Caruso’s grandparents came to America from Italy through Ellis Island and his father served in WWII, attending the University of Southern California on the GI Bill. In 1987, he founded Caruso, a real estate company that has gone on to build some of Southern California’s most popular shopping centers.

For his part, Jo Koy said being able to open doors of opportunity to showcase Filipino ingenuity and talents in the entertainment industry is a dream come true.

“I had a goal and this is all I wanted. This right here. This moment right here, make a movie, promoting my culture, talking about my people, this is it all about. I am speaking for other immigrants that come to this country that need a voice,” Jo Koy, who is fondly called “Josep” by his fans and followers.

The 51-year-old Joseph Glenn Herbert, Sr., known professionally as Jo Koy, was born to a white father who was in the United States Air Force stationed in the Philippines when he married Koy’s Filipina mother.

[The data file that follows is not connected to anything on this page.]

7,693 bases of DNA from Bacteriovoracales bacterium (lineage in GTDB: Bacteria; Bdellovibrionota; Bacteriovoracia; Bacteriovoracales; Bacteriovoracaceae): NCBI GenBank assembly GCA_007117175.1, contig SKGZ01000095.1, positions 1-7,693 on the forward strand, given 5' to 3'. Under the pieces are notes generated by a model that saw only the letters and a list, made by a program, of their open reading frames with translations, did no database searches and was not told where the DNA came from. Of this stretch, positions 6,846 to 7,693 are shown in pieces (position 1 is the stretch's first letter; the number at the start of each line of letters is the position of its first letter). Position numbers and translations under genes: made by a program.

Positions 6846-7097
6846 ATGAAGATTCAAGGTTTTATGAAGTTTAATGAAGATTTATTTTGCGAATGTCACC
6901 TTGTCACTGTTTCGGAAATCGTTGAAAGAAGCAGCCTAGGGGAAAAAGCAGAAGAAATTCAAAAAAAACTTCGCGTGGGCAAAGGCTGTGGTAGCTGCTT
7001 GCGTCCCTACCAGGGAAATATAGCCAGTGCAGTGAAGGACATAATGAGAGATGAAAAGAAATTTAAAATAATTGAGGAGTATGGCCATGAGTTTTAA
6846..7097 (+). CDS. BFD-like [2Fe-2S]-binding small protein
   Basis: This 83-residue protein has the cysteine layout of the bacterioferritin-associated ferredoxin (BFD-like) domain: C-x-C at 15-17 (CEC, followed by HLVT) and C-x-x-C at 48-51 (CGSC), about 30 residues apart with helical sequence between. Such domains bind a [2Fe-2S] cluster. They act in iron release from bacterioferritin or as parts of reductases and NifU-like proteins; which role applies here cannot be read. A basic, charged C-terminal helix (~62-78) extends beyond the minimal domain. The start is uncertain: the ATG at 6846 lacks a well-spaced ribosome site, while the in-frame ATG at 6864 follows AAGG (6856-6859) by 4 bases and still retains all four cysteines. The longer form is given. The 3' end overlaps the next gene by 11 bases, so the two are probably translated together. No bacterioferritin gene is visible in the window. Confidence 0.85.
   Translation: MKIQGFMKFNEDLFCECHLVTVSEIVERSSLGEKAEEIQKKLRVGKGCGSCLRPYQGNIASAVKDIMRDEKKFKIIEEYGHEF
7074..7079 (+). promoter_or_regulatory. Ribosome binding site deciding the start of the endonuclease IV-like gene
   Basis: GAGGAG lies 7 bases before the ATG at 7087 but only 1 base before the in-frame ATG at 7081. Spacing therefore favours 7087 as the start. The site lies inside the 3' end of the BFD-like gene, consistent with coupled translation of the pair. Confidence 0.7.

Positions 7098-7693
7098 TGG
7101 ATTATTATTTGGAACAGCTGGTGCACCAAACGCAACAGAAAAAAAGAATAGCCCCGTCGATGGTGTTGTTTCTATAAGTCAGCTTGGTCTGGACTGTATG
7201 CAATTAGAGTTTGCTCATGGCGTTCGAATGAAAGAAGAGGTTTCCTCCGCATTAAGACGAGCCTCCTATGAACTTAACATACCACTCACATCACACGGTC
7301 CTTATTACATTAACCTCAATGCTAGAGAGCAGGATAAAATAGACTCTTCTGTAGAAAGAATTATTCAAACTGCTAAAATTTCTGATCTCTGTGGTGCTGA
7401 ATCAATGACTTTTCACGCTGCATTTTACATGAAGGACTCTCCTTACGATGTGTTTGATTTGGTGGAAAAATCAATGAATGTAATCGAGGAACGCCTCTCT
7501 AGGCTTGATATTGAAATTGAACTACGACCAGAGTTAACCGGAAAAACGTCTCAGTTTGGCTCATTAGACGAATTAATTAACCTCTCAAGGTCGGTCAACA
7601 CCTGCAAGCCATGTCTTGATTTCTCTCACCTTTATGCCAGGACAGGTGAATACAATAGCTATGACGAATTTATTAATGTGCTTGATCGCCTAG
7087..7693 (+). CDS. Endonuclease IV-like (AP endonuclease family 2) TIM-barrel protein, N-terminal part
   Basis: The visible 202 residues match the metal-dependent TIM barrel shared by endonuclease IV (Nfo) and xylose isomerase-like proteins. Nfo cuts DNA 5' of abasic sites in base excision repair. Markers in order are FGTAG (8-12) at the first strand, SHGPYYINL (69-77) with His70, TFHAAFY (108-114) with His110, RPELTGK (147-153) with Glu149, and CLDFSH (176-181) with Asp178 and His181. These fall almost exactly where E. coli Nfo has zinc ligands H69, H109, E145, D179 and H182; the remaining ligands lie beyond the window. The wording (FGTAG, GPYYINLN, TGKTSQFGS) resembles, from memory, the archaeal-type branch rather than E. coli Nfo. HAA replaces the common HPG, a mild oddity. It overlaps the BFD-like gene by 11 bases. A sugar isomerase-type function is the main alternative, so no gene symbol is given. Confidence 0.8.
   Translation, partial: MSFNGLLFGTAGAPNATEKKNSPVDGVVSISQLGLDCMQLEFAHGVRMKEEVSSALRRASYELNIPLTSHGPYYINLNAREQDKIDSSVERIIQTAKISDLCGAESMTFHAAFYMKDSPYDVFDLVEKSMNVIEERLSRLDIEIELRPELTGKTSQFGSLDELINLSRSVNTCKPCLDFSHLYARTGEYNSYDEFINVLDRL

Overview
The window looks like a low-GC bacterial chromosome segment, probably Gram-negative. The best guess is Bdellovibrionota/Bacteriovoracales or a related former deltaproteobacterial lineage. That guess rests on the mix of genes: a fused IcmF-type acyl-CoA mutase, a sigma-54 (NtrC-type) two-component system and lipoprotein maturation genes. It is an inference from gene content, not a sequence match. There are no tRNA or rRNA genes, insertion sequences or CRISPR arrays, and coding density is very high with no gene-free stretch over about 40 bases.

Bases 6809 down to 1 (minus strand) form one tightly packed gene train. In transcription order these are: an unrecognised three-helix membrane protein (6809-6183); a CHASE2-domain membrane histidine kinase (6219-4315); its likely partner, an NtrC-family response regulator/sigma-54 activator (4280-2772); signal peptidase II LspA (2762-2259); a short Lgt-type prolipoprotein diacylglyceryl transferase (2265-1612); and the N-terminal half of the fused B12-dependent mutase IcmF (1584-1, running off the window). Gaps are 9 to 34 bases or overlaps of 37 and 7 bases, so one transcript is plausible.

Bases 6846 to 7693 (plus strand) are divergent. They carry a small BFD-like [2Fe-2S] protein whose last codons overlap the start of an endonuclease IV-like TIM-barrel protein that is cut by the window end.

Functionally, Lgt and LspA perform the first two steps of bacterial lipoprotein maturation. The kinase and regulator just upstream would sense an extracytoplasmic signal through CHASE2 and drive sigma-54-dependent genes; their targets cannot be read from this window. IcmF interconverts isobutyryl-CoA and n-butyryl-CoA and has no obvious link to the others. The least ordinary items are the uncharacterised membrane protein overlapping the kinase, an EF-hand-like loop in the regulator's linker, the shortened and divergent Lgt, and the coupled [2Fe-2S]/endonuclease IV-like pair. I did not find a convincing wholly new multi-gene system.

Jo Koy said he hopes that these kinds of initiatives that promote Filipino culture in the film industry will continue long term. “We need to keep the door open,” he said.

He called on all Filipinos, not only here in America but around the world, to come together and support these opportunities.

“We have to support each other, instead of taking one down, that’s the most important, sometimes within our own community, we’d like to pull each other down and not help one another,” he said.

“This door is open, let’s keep it wide open and let other people through. I‘m already here and I just want to keep it going and let other people in,” he pointed out.

Jo Koy has also expressed gratitude to those who made the “Easter Sunday” movie possible.

“(I would like to) thank Steven Spielberg who made it happen and made it possible, and not only for the Filipino family, but for everyone. This door is open and let’s keep it open so this is one family with their story and let’s have other families not just Filipino families,” the comic, who began his stand-up career in 1994 at a comedy club in Las Vegas, said.

Jokoy’s stand-up comedy shows, which have sold out arenas, spotlight his personal stories of his family and Filipino culture. It wasn’t until Steven Spielberg got involved that Jo Koy finally got a chance to tell these stories on the big screen.